Letizia Battaglia

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Battaglia and Franco Zecchin in Mondello (1987)

Letizia Battaglia (Italian pronunciation: [leˈtittsja batˈtaʎʎa]; born 5 March 1935) is an Italian photographer and photojournalist.

Although her photos document a wide spectrum of Sicilian life, she is best known for her work on the Mafia.


Battaglia was born in Palermo, Sicily. Married at 16, she took up photojournalism after her divorce in 1971, while raising three daughters. She picked up a camera when she found that she could better sell her articles if they were accompanied by photographs and slowly discovered a passion for photography. In 1974, after a period in Milan during which she met her long-time partner Franco Zecchin, she returned to Sicily to work for the left-wing L'Ora newspaper in Palermo until it was forced to close in 1992.[1]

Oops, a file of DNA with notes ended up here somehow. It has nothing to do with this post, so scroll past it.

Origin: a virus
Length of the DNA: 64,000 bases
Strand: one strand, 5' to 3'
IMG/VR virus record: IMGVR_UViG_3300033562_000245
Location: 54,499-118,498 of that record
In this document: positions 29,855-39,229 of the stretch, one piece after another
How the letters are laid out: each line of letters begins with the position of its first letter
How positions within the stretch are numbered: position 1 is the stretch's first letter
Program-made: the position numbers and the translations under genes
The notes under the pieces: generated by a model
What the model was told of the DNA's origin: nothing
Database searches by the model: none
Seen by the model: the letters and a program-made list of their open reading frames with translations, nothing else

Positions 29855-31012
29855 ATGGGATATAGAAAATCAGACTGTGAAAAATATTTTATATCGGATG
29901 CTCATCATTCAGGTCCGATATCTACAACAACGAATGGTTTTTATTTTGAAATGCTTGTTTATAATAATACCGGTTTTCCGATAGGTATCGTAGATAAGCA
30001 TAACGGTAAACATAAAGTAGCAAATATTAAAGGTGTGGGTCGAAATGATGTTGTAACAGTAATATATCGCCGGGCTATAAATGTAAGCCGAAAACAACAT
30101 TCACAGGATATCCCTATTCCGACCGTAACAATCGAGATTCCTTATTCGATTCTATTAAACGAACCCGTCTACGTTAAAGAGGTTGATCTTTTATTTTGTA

Battaglia took some 600,000 images as she covered the territory for the paper. She documented the ferocious internal war of the Mafia, and its assault on civil society. She sometimes found herself at the scene of four or five different murders in a single day. Battaglia and Zecchin produced many of the iconic images that have come to represent Sicily and the Mafia beyond Italy. She photographed the dead so often that she once said, "Suddenly, I had an archive of blood."[2]

Battaglia also became involved in women's and environmental issues. For several years she stopped taking pictures and officially entered the world of politics. From 1985 to 1991 she held a seat on the Palermo city council for the Green Party, from 1991 to 1996 she was a Deputy at the Sicilian Regional Assembly for The Network. She was instrumental in saving and reviving the historic center of Palermo. For a time she ran a publishing house, Edizioni della Battaglia, and co-founded a monthly journal for women, Mezzocielo. She is involved in working for the rights of women and, most recently, prisoners.